If you’ve just had a new boiler fitted, you might not have considered if or when it needs servicing. But just like a car, boilers need regular maintenance to ensure everything is running as smoothly and safely as possible.
Servicing isn’t just a way to fix problems with your boiler. It’s also crucial for preventing serious issues from arising in the future by looking after and maintaining your boiler properly. Your boiler’s performance and efficiency levels could drop over the years, however by having the appliance serviced regularly and replacing worn out parts, it could stay as good as new for longer.
Most boilers come with a five-year warranty as standard. Some boiler providers may offer up to 10 years’ warranty. However, in order for this warranty to stay valid for that period of time, your boiler should be serviced regularly. But when should you service your new boiler?
You should always check with your manufacturer, but usually your first boiler service must be conducted 12 months after installation in order to meet the terms of your warranty. It should then be serviced every 12 months on an ongoing basis after this.
Your boiler needs to be serviced regularly to ensure that no new problems have arisen, such as gas leaks. Every household should have a carbon monoxide alarm so that this issue can be picked up easily. However, without an alarm, carbon monoxide is virtually undetectable. This is one very important reason why your boiler should be serviced regularly by a suitably qualified engineer.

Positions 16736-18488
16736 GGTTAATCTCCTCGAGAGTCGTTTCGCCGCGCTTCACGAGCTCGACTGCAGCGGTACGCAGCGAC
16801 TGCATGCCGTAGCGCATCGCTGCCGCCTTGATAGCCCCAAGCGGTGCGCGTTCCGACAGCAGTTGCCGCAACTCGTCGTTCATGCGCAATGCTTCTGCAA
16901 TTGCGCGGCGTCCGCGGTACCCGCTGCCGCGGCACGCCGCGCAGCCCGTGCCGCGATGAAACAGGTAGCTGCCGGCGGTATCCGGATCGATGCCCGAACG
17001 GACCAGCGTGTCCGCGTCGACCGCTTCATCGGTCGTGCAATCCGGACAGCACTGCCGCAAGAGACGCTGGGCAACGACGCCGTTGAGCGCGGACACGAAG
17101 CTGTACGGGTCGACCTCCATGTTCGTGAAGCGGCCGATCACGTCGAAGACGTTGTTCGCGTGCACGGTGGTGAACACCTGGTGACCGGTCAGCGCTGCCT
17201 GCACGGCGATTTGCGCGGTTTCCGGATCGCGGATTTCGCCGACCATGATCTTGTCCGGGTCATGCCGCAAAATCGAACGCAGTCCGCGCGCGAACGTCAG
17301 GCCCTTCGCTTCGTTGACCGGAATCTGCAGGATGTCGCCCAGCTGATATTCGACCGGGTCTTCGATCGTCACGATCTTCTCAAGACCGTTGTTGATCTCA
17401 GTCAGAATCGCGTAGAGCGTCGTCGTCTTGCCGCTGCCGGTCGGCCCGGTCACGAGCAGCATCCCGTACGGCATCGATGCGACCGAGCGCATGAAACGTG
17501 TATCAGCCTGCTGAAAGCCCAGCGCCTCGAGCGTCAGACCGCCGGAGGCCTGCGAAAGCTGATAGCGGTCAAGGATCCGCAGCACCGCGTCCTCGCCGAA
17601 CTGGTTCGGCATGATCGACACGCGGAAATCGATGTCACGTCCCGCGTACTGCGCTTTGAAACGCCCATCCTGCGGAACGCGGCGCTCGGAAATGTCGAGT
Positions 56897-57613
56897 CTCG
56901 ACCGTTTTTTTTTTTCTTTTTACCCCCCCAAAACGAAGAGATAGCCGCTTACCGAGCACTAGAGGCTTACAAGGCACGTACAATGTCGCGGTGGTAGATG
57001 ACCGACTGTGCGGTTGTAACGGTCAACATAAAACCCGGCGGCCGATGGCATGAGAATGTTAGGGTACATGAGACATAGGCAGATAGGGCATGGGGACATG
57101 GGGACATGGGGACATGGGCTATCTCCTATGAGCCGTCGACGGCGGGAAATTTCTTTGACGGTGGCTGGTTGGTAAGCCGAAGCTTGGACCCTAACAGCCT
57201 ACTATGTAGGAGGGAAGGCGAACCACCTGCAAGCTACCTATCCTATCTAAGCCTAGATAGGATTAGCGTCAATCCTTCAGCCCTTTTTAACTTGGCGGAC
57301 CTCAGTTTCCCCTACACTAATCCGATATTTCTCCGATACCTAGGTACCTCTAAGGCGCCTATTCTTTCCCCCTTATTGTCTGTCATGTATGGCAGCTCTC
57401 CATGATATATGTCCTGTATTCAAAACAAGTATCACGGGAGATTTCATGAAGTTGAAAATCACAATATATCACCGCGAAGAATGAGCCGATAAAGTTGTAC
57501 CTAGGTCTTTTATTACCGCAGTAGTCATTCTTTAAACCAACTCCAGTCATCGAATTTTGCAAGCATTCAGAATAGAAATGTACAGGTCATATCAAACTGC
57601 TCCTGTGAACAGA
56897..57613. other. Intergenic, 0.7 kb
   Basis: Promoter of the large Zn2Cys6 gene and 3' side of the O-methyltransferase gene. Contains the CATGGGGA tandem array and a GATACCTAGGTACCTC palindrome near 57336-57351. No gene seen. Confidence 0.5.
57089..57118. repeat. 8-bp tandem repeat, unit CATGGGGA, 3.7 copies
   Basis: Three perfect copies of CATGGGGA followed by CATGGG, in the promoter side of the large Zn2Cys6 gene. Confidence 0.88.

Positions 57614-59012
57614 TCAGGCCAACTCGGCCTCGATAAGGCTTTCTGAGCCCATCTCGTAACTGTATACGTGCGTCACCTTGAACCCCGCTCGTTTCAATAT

If you’ve missed your annual boiler service and are worried that your boiler’s warranty may be void, you can call the manufacturer and check. The manufacturer may be flexible and could find a way to ensure your warranty remains valid. If you’re likely to forget to book in a service, you could set up a standing order with a company of your choice. The cost of the boiler service could be spread over 12 months and the company will get in touch with you each year to book in your service. This means it’s prepaid by you and you’ll be less likely to forget about it.
If your new boiler is coming up to 12 months old, you may be wondering what your service will include. Below, we’ve outlined each aspect of a boiler service and what it means.
It’s important to note that the installer must consult the product manual for any individual servicing requirements outside of the standard items.
The first thing a Gas Safe registered engineer will do is inspect your boiler and the surrounding pipework. The engineer will be checking for any visual problems such as cracks, leaks or corrosion.
Then, they will test the boiler and its controls to ensure everything seems to be working okay. They will remove the boiler casing to make sure there aren’t any cracked or damaged parts within the boiler. This should only be done by a suitably qualified engineer - you shouldn’t take the casing off yourself.
Once the engineer has determined that everything looks okay, they’ll begin to check other important aspects that make your boiler run safely and efficiently.